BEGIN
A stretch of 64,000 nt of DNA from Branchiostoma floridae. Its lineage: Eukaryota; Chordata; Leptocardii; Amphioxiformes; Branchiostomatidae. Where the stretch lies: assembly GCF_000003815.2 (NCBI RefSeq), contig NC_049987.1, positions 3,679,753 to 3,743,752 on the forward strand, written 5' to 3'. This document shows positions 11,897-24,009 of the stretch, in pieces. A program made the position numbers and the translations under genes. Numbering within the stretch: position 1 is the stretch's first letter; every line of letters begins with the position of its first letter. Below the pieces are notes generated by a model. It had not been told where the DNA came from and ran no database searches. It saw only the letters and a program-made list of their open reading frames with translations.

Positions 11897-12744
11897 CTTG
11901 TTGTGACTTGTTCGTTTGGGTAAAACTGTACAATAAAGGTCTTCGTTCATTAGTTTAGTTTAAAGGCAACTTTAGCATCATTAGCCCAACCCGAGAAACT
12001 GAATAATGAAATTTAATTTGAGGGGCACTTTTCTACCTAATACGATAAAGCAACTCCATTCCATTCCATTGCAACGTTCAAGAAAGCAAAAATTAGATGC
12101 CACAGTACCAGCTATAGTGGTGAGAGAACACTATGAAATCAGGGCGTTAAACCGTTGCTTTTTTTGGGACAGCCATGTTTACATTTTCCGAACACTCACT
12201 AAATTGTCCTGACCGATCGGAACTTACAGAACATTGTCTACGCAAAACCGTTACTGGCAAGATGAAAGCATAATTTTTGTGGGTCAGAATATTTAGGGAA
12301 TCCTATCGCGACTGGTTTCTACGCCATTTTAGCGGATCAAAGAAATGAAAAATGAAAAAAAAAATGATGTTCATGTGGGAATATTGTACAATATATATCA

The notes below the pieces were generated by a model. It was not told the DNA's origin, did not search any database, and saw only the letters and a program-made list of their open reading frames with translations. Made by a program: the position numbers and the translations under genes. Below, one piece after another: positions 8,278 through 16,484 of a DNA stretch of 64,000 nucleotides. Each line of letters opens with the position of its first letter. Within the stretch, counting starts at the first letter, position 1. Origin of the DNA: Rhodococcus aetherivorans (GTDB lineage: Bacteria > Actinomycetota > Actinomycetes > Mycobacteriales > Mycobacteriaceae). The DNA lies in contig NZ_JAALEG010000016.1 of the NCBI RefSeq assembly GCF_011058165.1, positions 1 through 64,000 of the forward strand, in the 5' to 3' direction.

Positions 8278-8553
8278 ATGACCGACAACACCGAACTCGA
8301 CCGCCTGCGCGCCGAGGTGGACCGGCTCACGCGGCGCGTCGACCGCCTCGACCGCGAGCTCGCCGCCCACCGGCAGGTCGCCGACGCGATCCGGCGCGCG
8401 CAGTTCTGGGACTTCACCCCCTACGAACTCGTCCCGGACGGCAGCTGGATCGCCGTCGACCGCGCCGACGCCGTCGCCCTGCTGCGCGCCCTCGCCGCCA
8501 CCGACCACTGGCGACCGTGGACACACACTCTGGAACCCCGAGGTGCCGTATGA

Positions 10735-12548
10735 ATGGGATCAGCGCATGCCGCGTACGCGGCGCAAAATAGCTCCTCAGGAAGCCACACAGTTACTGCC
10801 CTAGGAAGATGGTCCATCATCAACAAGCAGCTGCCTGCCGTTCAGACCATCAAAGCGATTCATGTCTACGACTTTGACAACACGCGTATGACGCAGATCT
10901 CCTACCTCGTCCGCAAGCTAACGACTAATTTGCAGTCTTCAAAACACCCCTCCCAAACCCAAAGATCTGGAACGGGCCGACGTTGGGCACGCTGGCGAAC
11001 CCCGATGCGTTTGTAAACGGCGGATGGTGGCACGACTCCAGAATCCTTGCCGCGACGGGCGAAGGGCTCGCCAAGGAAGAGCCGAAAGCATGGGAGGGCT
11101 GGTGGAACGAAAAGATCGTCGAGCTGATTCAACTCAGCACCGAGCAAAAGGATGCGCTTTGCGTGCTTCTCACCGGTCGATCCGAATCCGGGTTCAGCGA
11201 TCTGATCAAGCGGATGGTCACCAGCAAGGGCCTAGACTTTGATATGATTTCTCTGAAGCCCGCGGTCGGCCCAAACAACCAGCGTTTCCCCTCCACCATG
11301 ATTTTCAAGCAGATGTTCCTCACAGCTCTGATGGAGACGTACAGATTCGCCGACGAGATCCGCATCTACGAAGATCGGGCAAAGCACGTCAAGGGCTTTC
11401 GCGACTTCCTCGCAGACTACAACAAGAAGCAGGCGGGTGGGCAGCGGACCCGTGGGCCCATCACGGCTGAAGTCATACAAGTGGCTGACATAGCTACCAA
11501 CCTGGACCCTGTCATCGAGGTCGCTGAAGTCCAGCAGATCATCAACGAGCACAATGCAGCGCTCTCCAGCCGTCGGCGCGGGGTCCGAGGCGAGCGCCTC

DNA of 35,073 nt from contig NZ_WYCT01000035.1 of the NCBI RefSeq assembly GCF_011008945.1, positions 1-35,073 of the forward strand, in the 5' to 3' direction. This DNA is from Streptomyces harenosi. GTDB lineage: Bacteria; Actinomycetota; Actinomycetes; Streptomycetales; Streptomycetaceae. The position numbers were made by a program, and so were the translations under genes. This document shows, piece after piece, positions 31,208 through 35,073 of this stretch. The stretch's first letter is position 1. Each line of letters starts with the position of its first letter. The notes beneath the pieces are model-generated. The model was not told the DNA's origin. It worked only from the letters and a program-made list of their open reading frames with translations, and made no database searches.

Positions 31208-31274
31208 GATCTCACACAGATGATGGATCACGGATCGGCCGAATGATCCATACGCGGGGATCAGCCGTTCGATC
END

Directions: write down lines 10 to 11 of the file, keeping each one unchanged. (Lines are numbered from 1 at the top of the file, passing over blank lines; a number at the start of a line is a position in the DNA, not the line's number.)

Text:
Positions 8278-8553
8278 ATGACCGACAACACCGAACTCGA